They weren’t . . . safe people, Rhys had said. They were like him, like me . . . scarred, damaged, each in their own ways. But they were the most important people in his life.
I was dressed in a midnight-blue gown with a plunging neckline Rhys had provided for me. I would have thought that he had selected it for his own pleasure, but when I’d looked in the mirror . . .
I was so gaunt. Frail. Haunted. I didn’t look elegant in the dress--I looked like a joke. Like a stick figure with bones jutting out at all the wrong angles. I had seen mannequins in the store with better proportions than me. But I didn’t have anything else to wear.
I turned back to the view, clutching the railing with my thin hands. I leaned out a little, wondering casually what it might be like to just tip right over, to fall, to feel the night wind ripping up around me until the darkness swallowed me whole--
I blinked and Rhys grabbed my wrist and pulled me back from the railing. He turned me to face him and I was startled by the intense look on his face. “Don’t think like that,” he said urgently. “Don’t ever think like that.”
“How do you know what I was thinking?” I asked softly.
Rhys just looked out over the city, his lips pressed tight. “I had to lock this balcony and give Amren the key for months because I used to think exactly the same thoughts.”
My blood chilled. “Oh.”
“They’re waiting upstairs,” Rhys said quietly. There was a restaurant was few stories up, and Rhys had made a private reservation. I allowed him to link our arms together and lead me into the elevator. “Out with it.”
“You say what’s on your mind--one thing. And I’ll say one, too.” When I didn’t answer, Rhys said, “I’m thinking that those two years I spent in Russia, I would sometimes let myself dream of being back here, back home, but I never actually thought I’d see it again. I’m thinking that I wish I had been the one to kill her. And I’m thinking that I never let anyone know it, but the thought of spending decades in prison was perhaps even more horrible than the thought of letting Amarantha kill me.”
I was stiff, hardly able to breathe, at the weight of his confession. It was so much--I had to give him something in return. “I’m thinking I must have been a fool in love to let Tamlin control my life as closely as he did--both before and after Russia. I’m thinking that there’s so much I was never allowed to know about, ‘for my own well-being,’ and I might have been content never to ask. I’m thinking . . .” I swallowed over the hard lump in my throat. “I’m thinking I was a lonely, hopeless person, and I might have fallen in love with the first thing that showed me a hint of kindness and safety. And I’m thinking that maybe he knew that. And maybe that worked for who I was before. Maybe it doesn’t work for who--what I am now.”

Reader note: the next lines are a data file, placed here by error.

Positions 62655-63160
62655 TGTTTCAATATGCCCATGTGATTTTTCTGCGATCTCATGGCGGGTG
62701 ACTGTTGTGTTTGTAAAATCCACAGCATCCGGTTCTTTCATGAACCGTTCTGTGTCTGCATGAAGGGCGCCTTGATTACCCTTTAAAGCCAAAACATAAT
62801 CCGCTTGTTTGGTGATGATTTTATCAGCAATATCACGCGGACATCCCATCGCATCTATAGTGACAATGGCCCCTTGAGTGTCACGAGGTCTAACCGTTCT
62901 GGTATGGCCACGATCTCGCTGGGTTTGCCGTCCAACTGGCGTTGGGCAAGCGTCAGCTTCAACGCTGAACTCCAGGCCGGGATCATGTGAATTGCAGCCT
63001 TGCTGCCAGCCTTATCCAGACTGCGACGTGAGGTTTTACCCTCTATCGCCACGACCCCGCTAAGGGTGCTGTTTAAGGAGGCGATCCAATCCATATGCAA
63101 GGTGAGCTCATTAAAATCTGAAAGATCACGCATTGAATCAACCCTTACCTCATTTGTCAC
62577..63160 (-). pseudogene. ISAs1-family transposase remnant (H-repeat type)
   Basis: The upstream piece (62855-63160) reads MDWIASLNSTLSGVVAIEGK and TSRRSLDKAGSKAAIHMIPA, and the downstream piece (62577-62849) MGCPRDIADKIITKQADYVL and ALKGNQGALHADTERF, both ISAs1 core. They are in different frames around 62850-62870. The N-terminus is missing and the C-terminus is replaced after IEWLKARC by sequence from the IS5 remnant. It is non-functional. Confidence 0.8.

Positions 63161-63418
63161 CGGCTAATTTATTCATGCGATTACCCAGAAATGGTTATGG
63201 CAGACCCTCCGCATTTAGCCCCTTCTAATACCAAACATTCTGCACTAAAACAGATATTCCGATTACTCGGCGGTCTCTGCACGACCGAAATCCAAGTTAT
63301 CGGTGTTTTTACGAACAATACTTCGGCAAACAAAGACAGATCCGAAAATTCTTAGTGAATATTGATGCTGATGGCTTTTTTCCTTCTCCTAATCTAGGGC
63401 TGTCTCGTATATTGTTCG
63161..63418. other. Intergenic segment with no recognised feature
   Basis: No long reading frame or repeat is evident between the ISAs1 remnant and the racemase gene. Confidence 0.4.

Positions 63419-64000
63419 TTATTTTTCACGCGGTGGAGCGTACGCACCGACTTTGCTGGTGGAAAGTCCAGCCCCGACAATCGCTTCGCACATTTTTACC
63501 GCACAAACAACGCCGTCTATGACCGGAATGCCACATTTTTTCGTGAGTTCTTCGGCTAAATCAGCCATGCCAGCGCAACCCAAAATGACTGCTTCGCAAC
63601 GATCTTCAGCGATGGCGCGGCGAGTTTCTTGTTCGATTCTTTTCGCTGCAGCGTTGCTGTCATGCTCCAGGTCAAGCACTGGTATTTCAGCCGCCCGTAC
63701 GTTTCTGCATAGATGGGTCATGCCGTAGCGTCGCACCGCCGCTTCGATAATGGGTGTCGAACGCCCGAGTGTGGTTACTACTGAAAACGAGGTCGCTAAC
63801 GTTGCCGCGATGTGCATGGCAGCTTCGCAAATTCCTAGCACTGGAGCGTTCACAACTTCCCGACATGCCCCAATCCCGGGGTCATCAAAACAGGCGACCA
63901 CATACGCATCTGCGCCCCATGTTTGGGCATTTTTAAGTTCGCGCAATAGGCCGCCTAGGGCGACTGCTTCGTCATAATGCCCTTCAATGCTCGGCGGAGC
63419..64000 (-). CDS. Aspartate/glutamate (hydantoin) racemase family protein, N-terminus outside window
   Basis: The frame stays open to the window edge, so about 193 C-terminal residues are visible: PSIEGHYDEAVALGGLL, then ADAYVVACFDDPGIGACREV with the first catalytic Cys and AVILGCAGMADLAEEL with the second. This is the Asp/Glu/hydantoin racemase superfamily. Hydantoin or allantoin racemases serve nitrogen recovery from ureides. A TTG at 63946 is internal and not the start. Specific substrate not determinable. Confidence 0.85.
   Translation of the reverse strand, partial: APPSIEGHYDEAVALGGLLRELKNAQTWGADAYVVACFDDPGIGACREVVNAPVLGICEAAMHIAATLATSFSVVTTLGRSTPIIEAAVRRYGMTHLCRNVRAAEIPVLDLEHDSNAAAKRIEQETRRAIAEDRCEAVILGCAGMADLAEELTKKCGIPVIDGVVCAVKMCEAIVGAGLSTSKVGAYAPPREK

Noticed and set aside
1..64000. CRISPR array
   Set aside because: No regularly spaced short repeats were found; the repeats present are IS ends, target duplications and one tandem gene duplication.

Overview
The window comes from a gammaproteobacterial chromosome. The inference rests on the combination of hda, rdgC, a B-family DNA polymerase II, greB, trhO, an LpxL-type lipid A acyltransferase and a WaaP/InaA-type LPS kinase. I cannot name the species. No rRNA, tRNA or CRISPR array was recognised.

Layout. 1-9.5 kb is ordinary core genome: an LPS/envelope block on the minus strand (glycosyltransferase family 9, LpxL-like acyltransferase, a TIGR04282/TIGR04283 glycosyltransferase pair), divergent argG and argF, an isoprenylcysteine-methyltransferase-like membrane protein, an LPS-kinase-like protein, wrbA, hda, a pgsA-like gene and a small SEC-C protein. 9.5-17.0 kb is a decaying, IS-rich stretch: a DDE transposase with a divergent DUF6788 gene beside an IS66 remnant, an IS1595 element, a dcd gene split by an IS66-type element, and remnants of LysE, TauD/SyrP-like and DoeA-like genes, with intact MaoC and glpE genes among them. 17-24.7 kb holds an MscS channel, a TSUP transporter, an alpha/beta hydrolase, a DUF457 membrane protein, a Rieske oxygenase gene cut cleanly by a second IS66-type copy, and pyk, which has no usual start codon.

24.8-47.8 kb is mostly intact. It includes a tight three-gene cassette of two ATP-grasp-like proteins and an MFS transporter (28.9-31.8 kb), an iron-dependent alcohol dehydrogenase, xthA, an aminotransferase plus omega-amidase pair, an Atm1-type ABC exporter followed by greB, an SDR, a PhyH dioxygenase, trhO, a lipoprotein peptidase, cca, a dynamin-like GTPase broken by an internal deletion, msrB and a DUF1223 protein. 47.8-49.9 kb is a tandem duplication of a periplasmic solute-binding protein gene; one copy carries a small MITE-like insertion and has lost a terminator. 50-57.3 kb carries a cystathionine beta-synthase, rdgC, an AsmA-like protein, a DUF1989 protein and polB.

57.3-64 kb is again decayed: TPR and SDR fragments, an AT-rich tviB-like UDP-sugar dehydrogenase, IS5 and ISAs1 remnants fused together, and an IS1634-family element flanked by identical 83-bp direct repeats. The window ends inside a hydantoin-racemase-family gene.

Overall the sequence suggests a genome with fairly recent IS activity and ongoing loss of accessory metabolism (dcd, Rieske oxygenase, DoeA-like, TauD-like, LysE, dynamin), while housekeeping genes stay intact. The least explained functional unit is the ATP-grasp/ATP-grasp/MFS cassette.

I waited, nerves pricking my skin, for Rhysand’s reaction to my selfish, ungrateful, cold words. But he was as nonjudgmental as always. “That was five. Looks like I owe you two thoughts.”
The elevator dinged and we were greeted by the hostess. We were escorted to the private lounge, and I paused at the door, looking at the other people already meandering in the room. Rhys grinned and wandered over to the two hulking men in dark suits. I’d seen them come by the apartment earlier, but I hadn’t had the energy to meet them. The slightly larger of the two grinned at me now and said, “Come on, Feyre. We don’t bit. Unless you ask us to.”
I was surprised by the joke and wandered further into the room, subtly noting that the two men were both incredibly handsome. Like Rhys. They both had dark hair, like Rhys, though their skin was slightly darker. Rhys gestured to the second man and said, “This is Azriel Zelenko, my brother and governmental liaison.”